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Research, Essays, Commentaries – Inspired by the Social-Cultural-Political Thought of Sri Aurobindo (PLUS a bit of photography too!)

Chintan: India and Me: Part 4b: Source

PART 1            PART 2             PART 3a             PART 3b           PART 4a

Chintan-India-and-Me

Continued from post 4a:

After the brief concentration, the group is now ready for their session.

Mridula Di begins….

M: Well, as you remember we were discussing the three bodies of the nation – gross outer body, the subtle body and the causal body. The gross body is the physical and vital layer, the subtle body comprises of the mental layer, and the causal body, as we said in the last session, is the layer of inmost Knowledge and Bliss. Remember this?

(A few nods in affirmative).

M: Well, let me read this sentence here now from Sri Aurobindo. He says:

“These three are the bodies of the Mother, but within them all is the Source of her life, immortal and unchanging, of which every nation is merely one manifestation, the universal Narayan, One in the Many of whom we are all the children.”

(Di pauses for a few minutes and lets the words linger…)

M: Isn’t that beautiful?

Falguni: It sounds so poetic.

Hari: Yes it does.

Avi: Can we read it again?

M: Sure, why don’t you read it aloud for all of us, find it in the reading material I gave you earlier?

(Avi and a few others look through their materials).

Avi: Ok, here it is. This is the sentence:

“These three are the bodies of the Mother, but within them all is the Source of her life, immortal and unchanging, of which every nation is merely one manifestation, the universal Narayan, One in the Many of whom we are all the children.”

M: Well….

Avi: Let’s see here. So the three bodies here mean gross, subtle and causal bodies, correct?

Dia: And of course “Mother” refers to the Mother Nation, Mother India in this case.

Avi: I suppose so.

Eesh: So he says that within these three bodies, or rather behind them is the real Source of the nation’s life, something that is unchanging and imperishable. What does that sound like?

Avi: Soul, maybe?

Hari: He says here – the universal Narayan. So maybe like the Super Soul of whom we are all children.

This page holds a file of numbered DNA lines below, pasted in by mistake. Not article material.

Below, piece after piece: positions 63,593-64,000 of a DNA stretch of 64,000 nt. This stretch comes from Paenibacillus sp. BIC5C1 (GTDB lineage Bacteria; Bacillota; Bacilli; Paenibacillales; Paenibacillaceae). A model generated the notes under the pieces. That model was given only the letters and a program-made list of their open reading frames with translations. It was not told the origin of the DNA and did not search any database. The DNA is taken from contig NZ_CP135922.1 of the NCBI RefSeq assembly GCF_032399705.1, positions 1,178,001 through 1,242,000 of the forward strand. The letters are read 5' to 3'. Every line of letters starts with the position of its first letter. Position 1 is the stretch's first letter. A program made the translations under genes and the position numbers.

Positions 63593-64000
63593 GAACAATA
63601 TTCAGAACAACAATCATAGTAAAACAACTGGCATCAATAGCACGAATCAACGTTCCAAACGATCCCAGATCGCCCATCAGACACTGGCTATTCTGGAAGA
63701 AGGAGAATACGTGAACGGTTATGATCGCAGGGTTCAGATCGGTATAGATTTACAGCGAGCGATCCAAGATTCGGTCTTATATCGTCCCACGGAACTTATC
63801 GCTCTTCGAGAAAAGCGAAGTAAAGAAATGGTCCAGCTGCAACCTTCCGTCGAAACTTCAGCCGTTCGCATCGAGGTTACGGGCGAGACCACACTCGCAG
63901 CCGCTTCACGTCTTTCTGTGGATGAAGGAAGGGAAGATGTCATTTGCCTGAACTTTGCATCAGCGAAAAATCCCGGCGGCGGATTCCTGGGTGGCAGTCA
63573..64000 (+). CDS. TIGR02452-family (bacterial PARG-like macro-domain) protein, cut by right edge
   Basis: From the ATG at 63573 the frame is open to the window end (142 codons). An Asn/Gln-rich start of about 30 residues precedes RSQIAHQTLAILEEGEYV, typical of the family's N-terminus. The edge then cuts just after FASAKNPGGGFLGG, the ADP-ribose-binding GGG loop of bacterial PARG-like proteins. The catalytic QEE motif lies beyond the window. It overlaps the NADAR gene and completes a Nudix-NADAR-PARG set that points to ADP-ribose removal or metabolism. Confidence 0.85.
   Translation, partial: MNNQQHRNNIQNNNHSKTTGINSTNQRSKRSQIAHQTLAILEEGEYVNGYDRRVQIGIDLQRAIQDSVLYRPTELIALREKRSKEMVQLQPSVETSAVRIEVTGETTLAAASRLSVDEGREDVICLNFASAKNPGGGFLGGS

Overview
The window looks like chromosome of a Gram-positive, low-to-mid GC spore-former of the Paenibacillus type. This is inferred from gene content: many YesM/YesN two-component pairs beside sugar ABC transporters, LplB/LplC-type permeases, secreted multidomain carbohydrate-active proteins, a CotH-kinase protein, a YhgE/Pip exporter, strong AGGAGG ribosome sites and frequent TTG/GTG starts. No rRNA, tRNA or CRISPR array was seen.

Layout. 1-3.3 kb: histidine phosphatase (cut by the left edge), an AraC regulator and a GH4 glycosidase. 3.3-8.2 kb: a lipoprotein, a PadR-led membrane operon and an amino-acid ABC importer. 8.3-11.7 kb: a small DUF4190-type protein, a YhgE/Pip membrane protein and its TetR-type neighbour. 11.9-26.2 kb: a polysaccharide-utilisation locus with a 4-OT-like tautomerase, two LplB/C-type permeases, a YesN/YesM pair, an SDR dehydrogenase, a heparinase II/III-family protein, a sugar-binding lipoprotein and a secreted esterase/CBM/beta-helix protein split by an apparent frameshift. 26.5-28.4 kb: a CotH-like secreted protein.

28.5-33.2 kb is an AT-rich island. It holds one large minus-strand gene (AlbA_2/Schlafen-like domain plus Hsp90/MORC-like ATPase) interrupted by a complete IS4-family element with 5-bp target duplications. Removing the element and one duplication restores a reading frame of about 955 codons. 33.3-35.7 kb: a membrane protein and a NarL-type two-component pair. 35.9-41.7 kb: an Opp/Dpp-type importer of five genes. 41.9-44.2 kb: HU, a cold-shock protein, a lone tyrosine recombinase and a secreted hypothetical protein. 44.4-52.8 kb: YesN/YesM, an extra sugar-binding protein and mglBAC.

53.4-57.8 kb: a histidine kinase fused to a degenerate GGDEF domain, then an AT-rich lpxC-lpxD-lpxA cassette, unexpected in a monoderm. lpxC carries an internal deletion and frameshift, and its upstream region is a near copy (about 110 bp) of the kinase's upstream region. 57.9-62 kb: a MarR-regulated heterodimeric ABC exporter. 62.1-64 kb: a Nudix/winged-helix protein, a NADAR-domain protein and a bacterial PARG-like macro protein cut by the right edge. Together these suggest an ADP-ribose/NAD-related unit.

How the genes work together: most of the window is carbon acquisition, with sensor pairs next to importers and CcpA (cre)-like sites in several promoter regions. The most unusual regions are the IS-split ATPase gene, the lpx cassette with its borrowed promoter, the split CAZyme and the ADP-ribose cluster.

M: Yes. Go on, keep doing the analysis. You are going in the right direction.

Dia: And he also says that it is immortal, and that every nation is nothing but one particular manifestation of this universal and eternal Source.

Eesh: Hmm.

Gul: So in essence, when we see it this way each nation becomes essentially not only equal but also one part of the One Complete Source. Each nation is a unique manifestation of that Source, just like each individual soul is a unique manifestation of the the Super-Soul.

Hari: Yeah, of the Brahman.

Colin: This is fascinating, never thought of a nation this way before!

Dia: Me neither.

M: Yes, we aren’t used to thinking and seeing things this way, that’s why. As Sri Aurobindo says at the beginning of this passage – we have been schooled in the schools of the West. By which he means the school of thought that are Western in their original idea or way of seeing.

Dia: But you said earlier that there is another kosha – what was it?

M: Anandmaya kosha?

Dia: Yes, what is that?

M: Well, we don’t have to go into too many details of this right now, because we want to keep our focus on understanding the Indian view of a nation. But let me read out this passage from Sri Aurobindo’s book The Synthesis of Yoga[1]. This gives a brief description of each. I will read it slowly so you can follow each part. And yes, we can also make copies of this for everyone else, at the end of our class.

(She begins to read slowly)

“The terminology of Yoga recognises
…besides the status of our physical and vital being, termed the gross body and doubly composed of the food sheath and the vital vehicle,…
…besides the status of our mental being, termed the subtle body and singly composed of the mind sheath or mental vehicle,…
…a third, supreme and divine status of supra-mental being, termed the causal body and composed of a fourth and a fifth vehicle which are described as those of knowledge and bliss.

M: Got it so far? The food sheath, the vital sheath – what are they?

Colin: The annamaya and pranamaya kosha?

M: Correct! And the subtle body?

Hari: The manomaya or the mental body, correct?